Janus Kinase Inhibitors and Short-Term CV Event Risk in RA

race and ethnicity impact CV health
race and ethnicity impact CV health
Researchers endeavored to examine data to determine the cardiovascular safety profile of Janus kinase inhibitors tofacitinib and baricitinib (Jakinibs) and cardiovascular events in adult patients with rheumatoid arthritis.

In patients with rheumatoid arthritis (RA) treated with Janus kinase inhibitors (Jakinibs), there are no short-term significant changes in cardiovascular risk, according to study results published in the Annals of the Rheumatic Diseases. However, the researchers noted that post-marketing data is still needed to determine their long-term cardiovascular safety, especially at higher doses.

The researchers searched PubMed, Embase, and Cochrane library for randomized controlled trials from inception through October 2018. The primary and secondary outcomes were all cardiovascular events (CVEs) and major adverse cardiovascular events (MACES)/venous thromboembolism events (VTEs). The researchers used the Mantel-Haenszel fixed-effect method to calculate odds ratios [ORs] and 95% confidence intervals. The researchers identified a total of 26 randomized controlled trials that included 11,799 participants.

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The results indicated that there was no significant difference in the risk for CVEs after using any Jakinibs (OR, 1.04; 95% CI, 0.61 to 1.76; P =.89). When they looked at specific Jakinibs, they did not find any significant differences in the risk for CVEs with tofacitinib (OR, 0.63; 95% CI, 0.26 to 1.54; P =.31), baricitinib (OR, 1.21; 95% CI, 0.51 to 2.83; P =.66), upadacitinib (OR, 3.29; 95% CI, 0.59 to 18.44; P =.18), peficitinib (OR, 0.43; 95% CI, 0.07 to 2.54; P =.35) or decernotinib (OR, 1.12; 95% CI, 0.13 to 10.11; P =.92).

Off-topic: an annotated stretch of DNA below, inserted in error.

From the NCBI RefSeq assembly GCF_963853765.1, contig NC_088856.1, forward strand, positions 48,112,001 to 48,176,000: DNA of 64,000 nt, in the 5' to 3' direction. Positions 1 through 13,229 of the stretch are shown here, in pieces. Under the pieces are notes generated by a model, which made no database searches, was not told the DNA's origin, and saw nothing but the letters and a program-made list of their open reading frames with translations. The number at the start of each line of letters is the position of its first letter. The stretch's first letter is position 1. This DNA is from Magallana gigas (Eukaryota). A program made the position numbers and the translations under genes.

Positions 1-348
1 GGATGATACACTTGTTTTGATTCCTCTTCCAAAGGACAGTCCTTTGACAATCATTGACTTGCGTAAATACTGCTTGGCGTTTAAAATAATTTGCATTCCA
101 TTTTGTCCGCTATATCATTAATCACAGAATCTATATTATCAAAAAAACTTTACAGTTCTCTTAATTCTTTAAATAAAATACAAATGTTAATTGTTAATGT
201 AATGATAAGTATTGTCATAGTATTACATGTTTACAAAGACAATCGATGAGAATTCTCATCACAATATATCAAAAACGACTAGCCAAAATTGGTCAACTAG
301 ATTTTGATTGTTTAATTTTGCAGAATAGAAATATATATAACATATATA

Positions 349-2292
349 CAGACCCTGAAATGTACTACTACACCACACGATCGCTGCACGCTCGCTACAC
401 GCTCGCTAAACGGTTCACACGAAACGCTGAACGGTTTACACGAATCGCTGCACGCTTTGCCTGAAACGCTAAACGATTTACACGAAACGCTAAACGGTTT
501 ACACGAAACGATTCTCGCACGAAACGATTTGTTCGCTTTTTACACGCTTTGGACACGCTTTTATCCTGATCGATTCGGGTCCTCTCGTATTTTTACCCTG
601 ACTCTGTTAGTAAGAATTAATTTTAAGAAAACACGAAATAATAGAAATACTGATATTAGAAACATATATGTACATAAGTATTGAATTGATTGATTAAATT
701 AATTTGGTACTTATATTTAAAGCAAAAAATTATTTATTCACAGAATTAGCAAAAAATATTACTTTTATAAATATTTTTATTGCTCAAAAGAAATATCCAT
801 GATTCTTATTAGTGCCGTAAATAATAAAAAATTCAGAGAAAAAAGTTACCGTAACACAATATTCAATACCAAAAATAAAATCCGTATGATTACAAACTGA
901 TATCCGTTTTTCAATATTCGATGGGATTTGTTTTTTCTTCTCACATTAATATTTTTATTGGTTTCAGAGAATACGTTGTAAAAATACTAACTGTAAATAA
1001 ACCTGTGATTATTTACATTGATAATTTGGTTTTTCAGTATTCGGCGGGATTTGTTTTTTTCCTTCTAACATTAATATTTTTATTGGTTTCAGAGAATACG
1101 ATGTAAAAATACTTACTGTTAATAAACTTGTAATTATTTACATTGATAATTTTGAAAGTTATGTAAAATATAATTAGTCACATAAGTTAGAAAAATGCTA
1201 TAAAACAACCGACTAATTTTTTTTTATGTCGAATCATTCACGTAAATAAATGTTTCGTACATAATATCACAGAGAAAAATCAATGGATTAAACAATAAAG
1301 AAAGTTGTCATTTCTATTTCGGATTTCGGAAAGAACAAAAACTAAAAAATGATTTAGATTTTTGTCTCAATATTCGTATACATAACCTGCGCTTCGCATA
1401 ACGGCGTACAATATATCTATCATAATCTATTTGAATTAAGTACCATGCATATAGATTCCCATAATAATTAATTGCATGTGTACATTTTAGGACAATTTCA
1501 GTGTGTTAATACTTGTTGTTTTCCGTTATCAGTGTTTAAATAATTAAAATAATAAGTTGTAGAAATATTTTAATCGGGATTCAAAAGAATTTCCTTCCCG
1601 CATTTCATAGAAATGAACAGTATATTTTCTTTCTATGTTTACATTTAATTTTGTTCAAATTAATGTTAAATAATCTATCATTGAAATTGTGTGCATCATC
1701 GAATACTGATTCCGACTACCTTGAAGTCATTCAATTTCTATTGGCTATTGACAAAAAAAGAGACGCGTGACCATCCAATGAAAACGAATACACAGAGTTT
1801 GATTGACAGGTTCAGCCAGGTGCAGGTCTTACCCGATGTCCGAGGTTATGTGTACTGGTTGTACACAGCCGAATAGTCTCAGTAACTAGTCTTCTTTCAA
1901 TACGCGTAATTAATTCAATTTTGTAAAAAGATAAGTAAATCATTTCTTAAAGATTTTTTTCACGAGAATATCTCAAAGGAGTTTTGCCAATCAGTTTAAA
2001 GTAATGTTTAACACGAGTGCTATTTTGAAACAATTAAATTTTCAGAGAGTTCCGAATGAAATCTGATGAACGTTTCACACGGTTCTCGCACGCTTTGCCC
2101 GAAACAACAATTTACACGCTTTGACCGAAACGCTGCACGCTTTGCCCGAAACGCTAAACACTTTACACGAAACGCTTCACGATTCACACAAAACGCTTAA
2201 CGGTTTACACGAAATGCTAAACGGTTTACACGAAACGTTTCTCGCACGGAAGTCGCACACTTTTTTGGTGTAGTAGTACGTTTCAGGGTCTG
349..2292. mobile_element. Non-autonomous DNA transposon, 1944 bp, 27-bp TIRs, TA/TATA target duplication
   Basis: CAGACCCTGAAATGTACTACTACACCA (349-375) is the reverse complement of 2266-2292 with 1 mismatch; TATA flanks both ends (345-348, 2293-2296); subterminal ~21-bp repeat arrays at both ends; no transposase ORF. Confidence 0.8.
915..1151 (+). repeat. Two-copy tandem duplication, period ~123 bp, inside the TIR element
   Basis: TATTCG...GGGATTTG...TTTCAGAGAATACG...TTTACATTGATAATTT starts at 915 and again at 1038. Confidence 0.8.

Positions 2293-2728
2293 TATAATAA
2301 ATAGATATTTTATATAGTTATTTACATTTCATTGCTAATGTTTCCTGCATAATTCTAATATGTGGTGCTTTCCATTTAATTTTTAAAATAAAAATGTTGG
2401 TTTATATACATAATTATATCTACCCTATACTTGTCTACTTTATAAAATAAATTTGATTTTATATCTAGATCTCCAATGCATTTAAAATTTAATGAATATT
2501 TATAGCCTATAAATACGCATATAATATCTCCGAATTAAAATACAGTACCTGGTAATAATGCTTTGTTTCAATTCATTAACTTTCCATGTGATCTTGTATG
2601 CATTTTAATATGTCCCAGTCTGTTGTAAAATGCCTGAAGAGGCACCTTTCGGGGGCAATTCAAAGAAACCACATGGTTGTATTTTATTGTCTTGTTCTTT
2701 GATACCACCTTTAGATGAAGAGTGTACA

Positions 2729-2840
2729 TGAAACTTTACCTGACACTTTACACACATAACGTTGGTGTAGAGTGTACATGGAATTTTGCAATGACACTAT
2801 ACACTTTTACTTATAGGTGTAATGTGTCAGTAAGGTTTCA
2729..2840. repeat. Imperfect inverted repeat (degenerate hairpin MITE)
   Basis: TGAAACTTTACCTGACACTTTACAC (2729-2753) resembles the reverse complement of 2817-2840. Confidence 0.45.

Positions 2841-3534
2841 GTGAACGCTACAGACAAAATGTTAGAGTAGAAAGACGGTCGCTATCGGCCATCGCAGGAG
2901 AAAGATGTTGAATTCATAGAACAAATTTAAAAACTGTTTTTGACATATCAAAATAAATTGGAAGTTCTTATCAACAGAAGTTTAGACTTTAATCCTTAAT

Patients undergoing Jakinibs treatment did not have a significant difference in the risk for MACES (OR, 0.80; 95% CI, 0.36 to 1.75; P =.57) or VTEs (OR, 1.16; 95% CI, 0.48 to 2.81; P =.74).

The researchers did not find any dose-dependent impact of Jakinibs on the risk for all CVEs, MACEs, or VTEs with tofacitinib (5 mg vs 10 mg) or upadacitinib (15 mg vs 30 mg). However, baricitinib 2 mg was found to be safer than 4 mg in all CVEs incidence (OR, 0.19; 95% CI, 0.04 to 0.88; P =.03).

“Continuous post-marketing surveillance of emerging data is urgently needed to comprehensively clarify the association of Jakinibs and cardiovascular outcomes in RA population,” the researchers wrote.


Xie W, Huang Y, Xiao S, Sun X, Fan Y, Zhang Z. Impact of Janus kinase inhibitors on risk of cardiovascular events in patients with rheumatoid arthritis: systematic review and meta-analysis of randomised controlled trials. Ann Rheum Dis. 2019;78:1048-1054.